Quote:
Carbon tax would only work if it was along with someting drastic.
IMO, the benefits of "something drastic" are outweighed by the costs.

Quote:
Who said you needed to be green to realize that someting needs to be done?
You don't have to be an eco-socialist, of course. Plus there is a bunch of green capitalist ideas, like green libertarianism, eco-capitalism, free-market environmentalism, and green liberalism.
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del_diablo
del_diablo


Legendary Hero
Manifest
posted April 11, 2009 06:57 PM
Edited by del_diablo at 18:58, 11 Apr 2009.

Quote:
IMO, the benefits of "something drastic" are outweighed by the costs.


Thats a pure empthy claim since "someting drastic" can be very many things.
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mvassilev
mvassilev


Responsible
Undefeatable Hero
posted April 11, 2009 08:35 PM

I was referring to what you suggested.
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JollyJoker
JollyJoker


Honorable
Undefeatable Hero
posted April 11, 2009 08:59 PM

Quote:
Solar is great, but current technology isn't good enough.  There are much better cells available (DSSCs, e.g.), but they're far from cost-effective and are only of academic interest at this time.

Mvass is correct that nuclear is going to be the way to go, but unfortunately it's got quite a PR problem to deal with.

The CLEVER way to go is wind, sun, water, tides. Geothermal energy. There's so much energy used and produced out there, we just need to tap it.

Nuclear energy has a lot more than  a PR problm - it has a WASTE problem. Never underestimate waste as a problem. Moreover it demonstrated a couple of times already ho potentially desastrous it is.

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TheDeath
TheDeath


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Undefeatable Hero
with serious business
posted April 11, 2009 09:04 PM

Quote:
IMO, the benefits of "something drastic" are outweighed by the costs.
"benefits"? "cost"? What does that mean?
It is the greed for COST in the first place which led us here. As long as it's cheaper, who gives a **** about anything else right?

Quote:
Nuclear energy has a lot more than  a PR problm - it has a WASTE problem. Never underestimate waste as a problem. Moreover it demonstrated a couple of times already ho potentially desastrous it is.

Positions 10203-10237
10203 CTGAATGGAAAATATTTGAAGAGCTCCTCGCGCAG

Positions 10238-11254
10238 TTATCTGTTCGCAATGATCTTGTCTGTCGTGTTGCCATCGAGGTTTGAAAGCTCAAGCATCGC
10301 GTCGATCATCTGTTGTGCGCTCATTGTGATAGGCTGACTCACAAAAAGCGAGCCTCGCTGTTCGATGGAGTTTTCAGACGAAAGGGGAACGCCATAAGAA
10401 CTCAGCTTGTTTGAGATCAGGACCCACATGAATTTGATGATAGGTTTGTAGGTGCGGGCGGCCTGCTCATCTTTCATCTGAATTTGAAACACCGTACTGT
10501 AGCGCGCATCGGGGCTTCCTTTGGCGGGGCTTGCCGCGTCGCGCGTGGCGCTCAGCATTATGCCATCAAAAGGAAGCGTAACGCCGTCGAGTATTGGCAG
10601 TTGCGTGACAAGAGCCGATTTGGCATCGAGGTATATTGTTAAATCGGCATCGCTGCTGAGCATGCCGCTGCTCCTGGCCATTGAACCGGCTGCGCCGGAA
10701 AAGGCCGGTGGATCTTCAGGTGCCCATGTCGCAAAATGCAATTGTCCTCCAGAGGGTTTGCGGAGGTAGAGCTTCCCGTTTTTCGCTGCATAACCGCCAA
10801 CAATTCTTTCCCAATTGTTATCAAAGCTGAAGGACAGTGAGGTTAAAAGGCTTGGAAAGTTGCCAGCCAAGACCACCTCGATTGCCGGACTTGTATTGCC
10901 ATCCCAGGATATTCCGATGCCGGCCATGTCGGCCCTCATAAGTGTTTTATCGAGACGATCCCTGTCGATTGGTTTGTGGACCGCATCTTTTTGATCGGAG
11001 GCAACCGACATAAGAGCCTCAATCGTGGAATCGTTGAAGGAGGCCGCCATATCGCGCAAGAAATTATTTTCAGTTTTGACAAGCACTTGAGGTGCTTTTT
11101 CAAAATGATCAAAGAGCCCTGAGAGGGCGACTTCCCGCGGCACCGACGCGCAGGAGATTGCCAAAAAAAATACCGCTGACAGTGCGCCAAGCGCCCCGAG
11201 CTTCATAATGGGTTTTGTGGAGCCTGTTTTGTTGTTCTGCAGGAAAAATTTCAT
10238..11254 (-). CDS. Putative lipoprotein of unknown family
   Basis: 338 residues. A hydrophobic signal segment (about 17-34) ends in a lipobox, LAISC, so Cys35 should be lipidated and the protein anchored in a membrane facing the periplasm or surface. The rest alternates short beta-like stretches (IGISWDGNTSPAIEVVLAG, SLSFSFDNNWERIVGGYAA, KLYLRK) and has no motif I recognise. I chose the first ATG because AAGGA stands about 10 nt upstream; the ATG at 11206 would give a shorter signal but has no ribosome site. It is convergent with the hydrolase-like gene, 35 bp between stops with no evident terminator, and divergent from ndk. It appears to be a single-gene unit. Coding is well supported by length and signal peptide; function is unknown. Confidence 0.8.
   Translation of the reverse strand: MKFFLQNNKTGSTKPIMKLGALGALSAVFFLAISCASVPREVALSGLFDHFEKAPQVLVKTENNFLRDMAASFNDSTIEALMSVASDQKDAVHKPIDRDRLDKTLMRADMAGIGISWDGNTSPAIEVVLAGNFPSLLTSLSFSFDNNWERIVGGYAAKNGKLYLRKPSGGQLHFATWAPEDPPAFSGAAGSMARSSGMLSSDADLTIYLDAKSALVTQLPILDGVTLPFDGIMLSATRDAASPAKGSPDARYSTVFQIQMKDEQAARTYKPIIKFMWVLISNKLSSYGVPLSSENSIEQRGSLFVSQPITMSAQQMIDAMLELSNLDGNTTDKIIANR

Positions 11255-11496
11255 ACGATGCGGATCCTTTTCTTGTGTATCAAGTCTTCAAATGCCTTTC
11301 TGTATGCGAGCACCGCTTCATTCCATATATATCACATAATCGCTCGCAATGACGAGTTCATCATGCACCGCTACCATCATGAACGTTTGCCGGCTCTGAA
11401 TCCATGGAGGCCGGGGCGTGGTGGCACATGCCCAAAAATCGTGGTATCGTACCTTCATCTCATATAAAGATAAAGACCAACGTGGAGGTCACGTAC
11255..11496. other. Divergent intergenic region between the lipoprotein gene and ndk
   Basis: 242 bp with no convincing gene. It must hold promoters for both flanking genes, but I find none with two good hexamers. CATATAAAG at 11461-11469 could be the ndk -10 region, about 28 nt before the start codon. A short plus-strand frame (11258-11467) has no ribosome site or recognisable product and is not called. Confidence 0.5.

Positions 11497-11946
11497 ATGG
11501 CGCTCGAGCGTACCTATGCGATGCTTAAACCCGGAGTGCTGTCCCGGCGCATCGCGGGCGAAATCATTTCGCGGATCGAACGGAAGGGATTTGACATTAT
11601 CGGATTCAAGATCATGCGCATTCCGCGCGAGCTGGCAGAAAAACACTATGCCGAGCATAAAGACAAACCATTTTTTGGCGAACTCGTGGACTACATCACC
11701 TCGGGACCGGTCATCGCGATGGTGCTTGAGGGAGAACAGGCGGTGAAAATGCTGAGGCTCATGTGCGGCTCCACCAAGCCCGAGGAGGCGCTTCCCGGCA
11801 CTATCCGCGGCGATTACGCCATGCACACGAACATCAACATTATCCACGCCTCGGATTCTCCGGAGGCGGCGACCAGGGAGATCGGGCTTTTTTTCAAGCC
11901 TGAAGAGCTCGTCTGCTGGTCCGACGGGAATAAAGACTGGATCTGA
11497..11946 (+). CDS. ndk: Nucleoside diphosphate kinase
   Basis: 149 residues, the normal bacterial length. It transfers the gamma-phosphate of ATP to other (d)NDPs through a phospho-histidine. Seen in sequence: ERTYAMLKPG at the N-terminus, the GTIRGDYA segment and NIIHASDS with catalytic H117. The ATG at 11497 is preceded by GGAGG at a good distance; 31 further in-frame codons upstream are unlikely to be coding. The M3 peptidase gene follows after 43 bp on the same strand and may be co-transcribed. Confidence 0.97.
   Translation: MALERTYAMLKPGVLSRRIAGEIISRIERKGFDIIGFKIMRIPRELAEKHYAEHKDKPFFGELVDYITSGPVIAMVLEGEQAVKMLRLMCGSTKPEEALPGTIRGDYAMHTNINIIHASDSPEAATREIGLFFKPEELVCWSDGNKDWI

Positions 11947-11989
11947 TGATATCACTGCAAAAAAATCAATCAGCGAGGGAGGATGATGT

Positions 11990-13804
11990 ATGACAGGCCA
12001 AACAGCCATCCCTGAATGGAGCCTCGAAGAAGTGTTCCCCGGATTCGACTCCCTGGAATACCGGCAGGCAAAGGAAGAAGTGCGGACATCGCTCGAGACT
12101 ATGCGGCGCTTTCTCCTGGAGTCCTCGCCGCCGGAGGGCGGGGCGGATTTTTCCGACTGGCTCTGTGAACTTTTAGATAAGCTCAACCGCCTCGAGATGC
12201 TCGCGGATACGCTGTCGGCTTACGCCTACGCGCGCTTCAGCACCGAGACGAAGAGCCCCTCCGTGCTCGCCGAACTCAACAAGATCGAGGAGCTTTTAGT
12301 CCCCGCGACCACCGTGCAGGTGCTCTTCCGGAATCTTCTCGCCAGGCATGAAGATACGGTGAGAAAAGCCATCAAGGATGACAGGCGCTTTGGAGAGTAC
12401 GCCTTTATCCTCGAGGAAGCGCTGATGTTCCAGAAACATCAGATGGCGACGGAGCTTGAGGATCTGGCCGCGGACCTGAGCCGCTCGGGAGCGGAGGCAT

Yes but some nations want to have nukes anyway...
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mvassilev
mvassilev


Responsible
Undefeatable Hero
posted April 11, 2009 10:13 PM

TheDeath:
Quote:
As long as it's cheaper, who gives a **** about anything else right?
I have no sympathy for this kind of view that completely ignores the concept of trade-offs. Companies have to put their waste somewhere. Either somebody will buy it or not, and if not, then the companies will have to find something else. Regardless, your point about cost is incorrect. Something may be cheaper now but more expensive later - just look at fossil fuels. I'm talking about it being cheaper overall.
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TheDeath
TheDeath


Responsible
Undefeatable Hero
with serious business
posted April 11, 2009 10:23 PM

And if it wasn't expensive later, it would be "overall ok"?
No I am not banning trade-offs. I am banning cheaper alternatives being the choice simply because... they are cheaper, while obviously they have some serious effects.

If these effects were bound to the actual product or service or whatever you do, it would NOT be a problem. For example, if the cost could be lowered by making a lower-quality product, then it's an ok tradeoff. If the cost could be lowered by AFFECTING SOMETHING ELSE THAN THE PRODUCT, then nope.

Obviously the bigger the scale, the more alarming, with small being negligible.
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mvassilev
mvassilev


Responsible
Undefeatable Hero
posted April 11, 2009 11:53 PM

Quote:
And if it wasn't expensive later, it would be "overall ok"?
Yes.

Quote:
I am banning cheaper alternatives being the choice simply because... they are cheaper, while obviously they have some serious effects.
I am considering the effects as part of the cost - that is, "cost" does not just mean "dollar price tag". They have to do something with the waste. Obviously, they can reuse it, but then? They either have to buy a place to put it, or sell it to somebody else. And if no one's buying, then they don't have much of a business.
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TheDeath
TheDeath


Responsible
Undefeatable Hero
with serious business
posted April 12, 2009 12:18 AM

I think we're speaking in two different frequencies here. What I meant was the "collateral" effects or whatever as being implied by this 'cost'. (ok bad choice of words)

Any compromise that is within the product itself (like I said, let's say a slower CPU instead of a faster one!) is ok and I'm all for it, better choices anyway. What I am against is if this "cutting costs" compromise implies some 'collateral' effect.

And no by cost I mean purely the stuff against profit. And no, no taxes in this example.
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mvassilev
mvassilev


Responsible
Undefeatable Hero
posted April 12, 2009 12:37 AM

That's what carbon taxes are for - for internalizing externalities. (Obviously, in the case of uranium it wouldn't be a carbon tax, but you get the idea.) Regardless, we could have standards for how to dispose of the stuff, and so on.
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TheDeath
TheDeath


Responsible
Undefeatable Hero
with serious business
posted April 12, 2009 02:45 AM

*sigh*

Carbon tax does not FIX anything, it tries to REPAIR it.
Why break it in the first place?
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mvassilev
mvassilev


Responsible
Undefeatable Hero
posted April 12, 2009 02:49 AM

Because sometimes it is more beneficial to break something (even though you're producing something positive in the process) and then pay for it.